Next book



Flannery O'Connor's best fiction seemed almost pre-grooved, as though she merely poured ink—and vividness—into grooves of mysterious life that were already whitely there. Being Southern, being Catholic, and being ill had a lot to do with that, and these hundreds of letters give O'Connor's tough, funny, careful personality to us more distinctly and movingly than any biography probably would. The idea of the spinster lady with lupus living cut off from the world in Milledgeville, Georgia, a primitive who raised peahens and a queer kind of ruckus—religious and weird—in her fiction, is dispelled. She was at home with the foremost literary figures of the day: Lowell, the Tates, Elizabeth Bishop, J. F. Powers, John Hawkes. She took no guff about finances connected with her work. She asked for criticism and accepted or discarded it according to its merits. She was conservative and anti-integrationist. Besieged by collegiate requests for clarifications of her work, she became weary, testy, revealing: "I have to sit down and write a graduate student in Cleveland who wants to know why my stories are grotesque; are they grotesque because I am showing the frustration of grace? It's very hard to tell these innocents that they are grotesque because that's the nature of my talent." Another side to her talent is an almost astonishing directness. In the letters, this is often found in humor, but the point is never lost. In a series of letters over ten years time to a woman identified as only "A.," O'Connor writes a kind of spiritual biography of a Catholic writer. "I am only interested in a fiction of miracles." She recalls a dinner where Mary McCarthy blathered on about the Host being a marvelous symbol, and prompted O'Connor's: "Well, if it's a symbol, to hell with it." When A. leaves the Church, O'Connor mourns in her fashion, trying to convince her friend that if Jesus weren't God, she—O'Connor—would want to have nothing to do with him. Throughout, there are only the lightest, self-deprecating remarks about her debilitating, finally fatal illness: a refusal to let it slow her, and for every physical blow, her mind and outlook and literary assurance getting reactively tougher. Remarkable and inspiring.

Pub Date: March 16, 1979

ISBN: 0374521042

Page Count: 644

Publisher: Farrar, Straus and Giroux

Review Posted Online: Oct. 2, 2011

Kirkus Reviews Issue: March 1, 1979

Next book


The author's youthfulness helps to assure the inevitable comparison with the Anne Frank diary although over and above the...

Elie Wiesel spent his early years in a small Transylvanian town as one of four children. 

He was the only one of the family to survive what Francois Maurois, in his introduction, calls the "human holocaust" of the persecution of the Jews, which began with the restrictions, the singularization of the yellow star, the enclosure within the ghetto, and went on to the mass deportations to the ovens of Auschwitz and Buchenwald. There are unforgettable and horrifying scenes here in this spare and sombre memoir of this experience of the hanging of a child, of his first farewell with his father who leaves him an inheritance of a knife and a spoon, and of his last goodbye at Buchenwald his father's corpse is already cold let alone the long months of survival under unconscionable conditions.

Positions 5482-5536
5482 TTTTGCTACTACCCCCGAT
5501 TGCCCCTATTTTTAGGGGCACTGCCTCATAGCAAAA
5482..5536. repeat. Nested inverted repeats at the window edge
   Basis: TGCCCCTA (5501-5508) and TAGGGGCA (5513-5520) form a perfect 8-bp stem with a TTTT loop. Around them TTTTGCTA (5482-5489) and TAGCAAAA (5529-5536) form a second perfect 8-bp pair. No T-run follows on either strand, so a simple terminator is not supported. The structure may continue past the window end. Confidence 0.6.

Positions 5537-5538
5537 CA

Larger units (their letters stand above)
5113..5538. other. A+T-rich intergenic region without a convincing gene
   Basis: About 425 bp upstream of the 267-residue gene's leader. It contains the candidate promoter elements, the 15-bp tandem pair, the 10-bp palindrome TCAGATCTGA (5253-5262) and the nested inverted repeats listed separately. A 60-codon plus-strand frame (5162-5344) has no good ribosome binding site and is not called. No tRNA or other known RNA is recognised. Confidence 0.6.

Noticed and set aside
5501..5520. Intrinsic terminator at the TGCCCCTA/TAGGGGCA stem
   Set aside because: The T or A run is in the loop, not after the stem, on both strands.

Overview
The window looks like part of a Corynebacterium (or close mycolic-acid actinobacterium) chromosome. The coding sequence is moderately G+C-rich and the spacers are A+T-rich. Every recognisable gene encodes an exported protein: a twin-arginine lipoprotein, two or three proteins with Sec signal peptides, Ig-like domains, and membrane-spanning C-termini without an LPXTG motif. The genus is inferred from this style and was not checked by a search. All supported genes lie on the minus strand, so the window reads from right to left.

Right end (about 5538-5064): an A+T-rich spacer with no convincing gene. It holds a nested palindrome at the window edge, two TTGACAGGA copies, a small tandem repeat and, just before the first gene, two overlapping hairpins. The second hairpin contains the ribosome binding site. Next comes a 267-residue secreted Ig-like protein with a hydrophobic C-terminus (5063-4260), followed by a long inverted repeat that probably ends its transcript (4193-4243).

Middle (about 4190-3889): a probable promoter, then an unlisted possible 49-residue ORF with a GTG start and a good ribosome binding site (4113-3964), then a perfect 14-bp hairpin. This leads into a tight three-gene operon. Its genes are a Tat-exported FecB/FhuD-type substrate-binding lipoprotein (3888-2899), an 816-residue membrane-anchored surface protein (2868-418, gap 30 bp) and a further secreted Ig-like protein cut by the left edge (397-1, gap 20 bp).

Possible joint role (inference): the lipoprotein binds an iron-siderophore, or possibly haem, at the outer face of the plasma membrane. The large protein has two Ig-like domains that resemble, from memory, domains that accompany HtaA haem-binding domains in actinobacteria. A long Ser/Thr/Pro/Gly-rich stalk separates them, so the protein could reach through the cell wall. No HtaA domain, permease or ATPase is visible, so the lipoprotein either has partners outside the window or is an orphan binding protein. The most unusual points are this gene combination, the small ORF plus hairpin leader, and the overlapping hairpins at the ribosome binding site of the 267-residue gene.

The author's youthfulness helps to assure the inevitable comparison with the Anne Frank diary although over and above the sphere of suffering shared, and in this case extended to the death march itself, there is no spiritual or emotional legacy here to offset any reader reluctance.

Pub Date: Jan. 16, 2006

ISBN: 0374500010

Page Count: 120

Publisher: Hill & Wang

Review Posted Online: Oct. 7, 2011

Kirkus Reviews Issue: Jan. 15, 2006

Next book



Well-told and admonitory.

Young-rags-to-mature-riches memoir by broker and motivational speaker Gardner.

Born and raised in the Milwaukee ghetto, the author pulled himself up from considerable disadvantage. He was fatherless, and his adored mother wasn’t always around; once, as a child, he spied her at a family funeral accompanied by a prison guard. When beautiful, evanescent Moms was there, Chris also had to deal with Freddie “I ain’t your goddamn daddy!” Triplett, one of the meanest stepfathers in recent literature. Chris did “the dozens” with the homies, boosted a bit and in the course of youthful adventure was raped. His heroes were Miles Davis, James Brown and Muhammad Ali. Meanwhile, at the behest of Moms, he developed a fondness for reading. He joined the Navy and became a medic (preparing badass Marines for proctology), and a proficient lab technician. Moving up in San Francisco, married and then divorced, he sold medical supplies. He was recruited as a trainee at Dean Witter just around the time he became a homeless single father. All his belongings in a shopping cart, Gardner sometimes slept with his young son at the office (apparently undiscovered by the night cleaning crew). The two also frequently bedded down in a public restroom. After Gardner’s talents were finally appreciated by the firm of Bear Stearns, his American Dream became real. He got the cool duds, hot car and fine ladies so coveted from afar back in the day. He even had a meeting with Nelson Mandela. Through it all, he remained a prideful parent. His own no-daddy blues are gone now.

Well-told and admonitory.

Pub Date: June 1, 2006

ISBN: 0-06-074486-3

Page Count: 320

Publisher: Amistad/HarperCollins

Review Posted Online: May 19, 2010

Kirkus Reviews Issue: March 15, 2006

Close Quickview